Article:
STRs are short repeating DNA sequences that occupies 3% of human genome that are highly variable among individuals [8]. They are applied in health care and forensic studies for identification purposes [8]. Analyses of STRs confirmed donor origin of our tumors as STRs extracted from tumors are distinct from STRs extracted from patient peripheral blood samples (Figure 3). Regarding the histopathology of our cases, both showed poorly differentiated with variant histologic features. Case 1 demonstrated a rare neuroendocrine differentiation and associated aggressive clinical course, as the patient progressed rapidly within 10 months from his last negative screening ultrasound. Small-cell carcinoma within the urinary tract is a very rare type of UC [9]. Only two prior cases of UC with small-cell differentiation occurring in the bladder of renal transplantation recipients have been reported, and the origin of these tumors were unknown and presumably from the recipient [10]. Our case is the first reported case of donor-derived upper tract small-cell UC.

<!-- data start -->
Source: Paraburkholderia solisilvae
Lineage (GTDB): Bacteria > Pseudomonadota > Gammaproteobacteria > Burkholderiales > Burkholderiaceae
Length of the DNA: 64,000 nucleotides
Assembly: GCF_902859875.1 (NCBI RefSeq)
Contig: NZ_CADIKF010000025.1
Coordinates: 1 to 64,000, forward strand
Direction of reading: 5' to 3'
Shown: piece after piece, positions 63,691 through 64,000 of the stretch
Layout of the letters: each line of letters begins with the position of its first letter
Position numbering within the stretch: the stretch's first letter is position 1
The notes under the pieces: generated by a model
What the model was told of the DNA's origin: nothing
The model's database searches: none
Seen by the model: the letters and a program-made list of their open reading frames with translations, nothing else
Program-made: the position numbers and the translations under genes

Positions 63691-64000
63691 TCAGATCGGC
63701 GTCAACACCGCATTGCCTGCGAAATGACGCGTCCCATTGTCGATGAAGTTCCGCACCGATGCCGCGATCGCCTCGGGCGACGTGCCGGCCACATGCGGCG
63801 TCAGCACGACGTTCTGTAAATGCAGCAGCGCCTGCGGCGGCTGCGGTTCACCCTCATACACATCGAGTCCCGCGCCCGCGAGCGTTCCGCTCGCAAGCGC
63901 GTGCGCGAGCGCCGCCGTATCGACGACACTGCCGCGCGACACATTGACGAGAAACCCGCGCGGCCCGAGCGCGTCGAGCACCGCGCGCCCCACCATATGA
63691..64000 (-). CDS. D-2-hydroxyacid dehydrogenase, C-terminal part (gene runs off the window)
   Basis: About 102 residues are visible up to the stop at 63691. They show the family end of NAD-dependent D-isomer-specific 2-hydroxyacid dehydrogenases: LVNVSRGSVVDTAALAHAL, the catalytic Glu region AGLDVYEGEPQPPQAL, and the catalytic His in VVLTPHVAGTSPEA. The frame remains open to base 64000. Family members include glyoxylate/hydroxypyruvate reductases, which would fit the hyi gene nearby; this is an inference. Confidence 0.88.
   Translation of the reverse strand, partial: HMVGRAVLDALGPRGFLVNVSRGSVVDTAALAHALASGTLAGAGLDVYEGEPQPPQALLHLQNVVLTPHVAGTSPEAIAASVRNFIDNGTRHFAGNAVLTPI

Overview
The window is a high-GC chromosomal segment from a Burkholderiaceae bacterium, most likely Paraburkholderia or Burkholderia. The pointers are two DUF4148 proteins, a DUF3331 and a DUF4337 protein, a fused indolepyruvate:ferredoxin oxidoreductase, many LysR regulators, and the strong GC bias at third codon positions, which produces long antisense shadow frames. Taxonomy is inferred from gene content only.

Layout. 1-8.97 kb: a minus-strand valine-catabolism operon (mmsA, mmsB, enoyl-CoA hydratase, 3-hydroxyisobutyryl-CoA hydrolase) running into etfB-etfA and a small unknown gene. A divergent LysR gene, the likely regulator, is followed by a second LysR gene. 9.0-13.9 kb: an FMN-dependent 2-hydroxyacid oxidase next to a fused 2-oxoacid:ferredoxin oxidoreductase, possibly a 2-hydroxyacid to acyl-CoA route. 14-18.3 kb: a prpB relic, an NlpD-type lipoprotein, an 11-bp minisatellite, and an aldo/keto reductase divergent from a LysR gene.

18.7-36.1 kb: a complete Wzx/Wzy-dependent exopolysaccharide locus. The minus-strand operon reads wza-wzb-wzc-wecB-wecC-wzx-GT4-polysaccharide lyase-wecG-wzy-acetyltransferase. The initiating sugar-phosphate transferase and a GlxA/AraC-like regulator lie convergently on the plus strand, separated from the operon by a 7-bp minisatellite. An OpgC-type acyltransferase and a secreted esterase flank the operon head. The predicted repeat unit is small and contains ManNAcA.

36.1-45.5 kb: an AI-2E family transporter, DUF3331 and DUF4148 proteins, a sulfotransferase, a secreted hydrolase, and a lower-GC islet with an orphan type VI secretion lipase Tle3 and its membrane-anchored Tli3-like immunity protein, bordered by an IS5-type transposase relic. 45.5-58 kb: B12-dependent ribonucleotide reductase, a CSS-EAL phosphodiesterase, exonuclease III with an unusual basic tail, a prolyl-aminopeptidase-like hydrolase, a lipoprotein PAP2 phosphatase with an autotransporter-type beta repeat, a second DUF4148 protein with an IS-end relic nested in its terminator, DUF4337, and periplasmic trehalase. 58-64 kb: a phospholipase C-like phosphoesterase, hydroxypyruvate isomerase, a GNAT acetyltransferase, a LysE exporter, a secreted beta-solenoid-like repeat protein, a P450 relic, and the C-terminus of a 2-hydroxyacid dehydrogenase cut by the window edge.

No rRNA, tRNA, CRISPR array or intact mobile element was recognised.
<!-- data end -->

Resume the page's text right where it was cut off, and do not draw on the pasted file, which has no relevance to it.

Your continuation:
The clinical course of case 2 mirrored that of the case reported by Ortega et al. in 2016 [11]. Both underwent radical cystectomy initially followed by a metachronous allograft nephrectomy with resection of ileal conduit. The patient reported by Ortega et al. received a final pathological diagnosis of having T3N0 UC of bladder and pT3 UC of graft kidney with positive retroperitoneal node found on image-guided biopsy. On follow-up MRIs, this patient showed no new lesions 12 months after surgical intervention and discontinuation of immunosuppression [11]. These cases should remind us to perform surveillance of the renal allograft following diagnosis of lower urinary tract urothelial carcinoma in renal transplant recipients with routine imaging and urine cytology. Using genotyping techniques such as STR would confirm the donor origin and lead to further scrutiny of the renal allograft. In case 2, this may have prompted an earlier diagnosis.